I print therefore I am – the continued rise of 3D printers

3D printing has come along a great deal in a short space of time. Read this blog post to discover more about this new, digital technology for the real world.

My first encounter, like many, with the idea of 3D printing or rapid prototyping was while watching Jurassic Park III back in 2001. In the film, a group of palaeontologists re-create a velociraptor’s resonating chamber using a 3D printer. I didn’t think about the technology again until May last year, when I wrote about it in terms of what it could mean for B2B companies and marketers and mentioned customisable LEGO going straight to inboxes.

3D printed phone cases - green grey - original yellow by AaltoFablab

From left to right: the first two cases were created using 3D printers and the one on far right is the original. Photo by AaltoFablab used under CC BY 2.0.

3D printing has come along a great deal since then. The technology has really taken off, with New Scientist declaring it a “second industrial revolution”. Stories about its many useful, weird, amazing and controversial aspects have become a regular feature on many technology focused news outlets.

A new, digital technology for the real world

There has been a great deal of focus on how 3D printing or additive manufacturing (as it is often called when talking about processes involving metal or ceramics, rather than plastic) will be able to bring greater efficiency to manufacturing and what it means for consumers. But what about businesses that aren’t manufacturers?

In the office today, there are many objects that could be 3D printed onsite, rather than bought and shipped. Nokia has already released designs for 3D-printed mobile phone cases, and general carry cases could be easily put together.

Beyond containers – from cases to cups – it would be feasible in the near future to upscale printing efforts to include items such as chairs and shelves. And with companies working on printable electronics, it’s not hard to imagine companies printing basic peripherals like keyboards and mice on an as-needed basis.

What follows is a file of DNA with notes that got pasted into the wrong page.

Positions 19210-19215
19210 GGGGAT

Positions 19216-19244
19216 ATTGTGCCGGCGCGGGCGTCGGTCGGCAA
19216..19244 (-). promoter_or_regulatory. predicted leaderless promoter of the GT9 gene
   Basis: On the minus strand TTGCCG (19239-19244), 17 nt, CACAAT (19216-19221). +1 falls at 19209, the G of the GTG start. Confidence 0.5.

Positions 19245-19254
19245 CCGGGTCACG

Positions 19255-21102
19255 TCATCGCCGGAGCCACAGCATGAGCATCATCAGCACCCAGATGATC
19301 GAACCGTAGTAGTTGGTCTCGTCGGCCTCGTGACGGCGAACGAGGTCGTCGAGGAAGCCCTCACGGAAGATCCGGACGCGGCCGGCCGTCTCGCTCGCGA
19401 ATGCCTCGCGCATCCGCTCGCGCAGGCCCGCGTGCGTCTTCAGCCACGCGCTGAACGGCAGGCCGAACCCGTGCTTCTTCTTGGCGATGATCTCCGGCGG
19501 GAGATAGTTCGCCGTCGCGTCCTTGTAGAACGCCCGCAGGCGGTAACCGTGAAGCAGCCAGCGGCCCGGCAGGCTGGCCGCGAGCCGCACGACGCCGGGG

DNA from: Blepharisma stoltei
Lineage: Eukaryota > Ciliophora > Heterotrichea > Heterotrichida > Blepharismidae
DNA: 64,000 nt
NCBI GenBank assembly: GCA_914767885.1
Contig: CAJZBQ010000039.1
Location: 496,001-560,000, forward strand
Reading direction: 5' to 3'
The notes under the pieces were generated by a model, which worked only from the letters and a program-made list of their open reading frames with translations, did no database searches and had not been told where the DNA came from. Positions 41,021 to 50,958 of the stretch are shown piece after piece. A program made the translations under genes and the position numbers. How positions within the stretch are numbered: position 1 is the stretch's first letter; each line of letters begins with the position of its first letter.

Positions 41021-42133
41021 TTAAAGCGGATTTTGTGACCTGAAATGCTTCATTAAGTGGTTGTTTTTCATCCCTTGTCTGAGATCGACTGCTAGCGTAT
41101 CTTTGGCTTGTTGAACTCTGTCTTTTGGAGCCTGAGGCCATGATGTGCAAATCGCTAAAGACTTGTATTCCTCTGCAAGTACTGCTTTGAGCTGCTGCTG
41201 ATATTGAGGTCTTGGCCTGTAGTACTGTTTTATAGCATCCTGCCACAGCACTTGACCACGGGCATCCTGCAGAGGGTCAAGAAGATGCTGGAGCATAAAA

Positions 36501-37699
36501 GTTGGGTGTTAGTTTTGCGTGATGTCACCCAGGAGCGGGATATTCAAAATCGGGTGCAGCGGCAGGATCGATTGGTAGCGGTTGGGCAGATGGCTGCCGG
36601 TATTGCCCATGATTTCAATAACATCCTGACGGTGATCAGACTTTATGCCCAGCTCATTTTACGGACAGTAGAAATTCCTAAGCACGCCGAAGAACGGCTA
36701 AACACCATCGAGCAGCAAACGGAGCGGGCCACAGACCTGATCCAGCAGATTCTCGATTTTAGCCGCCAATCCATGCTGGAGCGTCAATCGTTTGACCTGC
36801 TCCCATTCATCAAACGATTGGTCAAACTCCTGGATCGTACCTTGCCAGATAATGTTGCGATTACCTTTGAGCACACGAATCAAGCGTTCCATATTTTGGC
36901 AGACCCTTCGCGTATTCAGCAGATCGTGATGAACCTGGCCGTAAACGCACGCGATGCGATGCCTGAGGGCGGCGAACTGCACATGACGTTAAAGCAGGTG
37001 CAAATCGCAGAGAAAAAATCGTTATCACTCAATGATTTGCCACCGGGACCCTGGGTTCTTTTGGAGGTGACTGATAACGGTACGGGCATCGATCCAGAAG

Why bother?

At the moment, the cost of 3D printing is such that it is only of real use to manufacturers and home hobbyists. But the cost is already coming down, and will continue to do so:

“What used to cost hundreds of thousands of dollars can now be had for $15K, and a slew of emerging companies (over 30 at last count) are aiming to put a basic 3D printer on your desk for the cost of an iPad, about $1,000.”

Josh Wolfe, Forbes

The plastic resin used by some consumer printers can cost $55 per pound. But these are costs that are coming down. And cost is also not the only reason why 3D printing may appeal to businesses – the convenience factor may play a big role too. As an example, the Economist recently detailed the predicament of Deon de Beer of Vaal University of Technology and his team. Finding themselves without a particular type of spanner while setting up a lab in the mainly rural area of Upington, in the Northern Cape, the team printed the spanner and got the job done, as opposed to waiting days for one to be delivered.

Also, early pioneers of additive manufacturing are not all interested in locking the designs away; there are many open source/public domain designs of everyday objects – and even more complex ones, such as this prosthetic hand – being made available. And several printer companies have designs available on their websites – so the skills required of  users may not be much different from  using a regular network printer.

Still, it will be some time before anything resembling a “replicator” (as shown in Star Trek) will become a reality. But even printed chairs are far cooler than customisable LEGO in your inbox.

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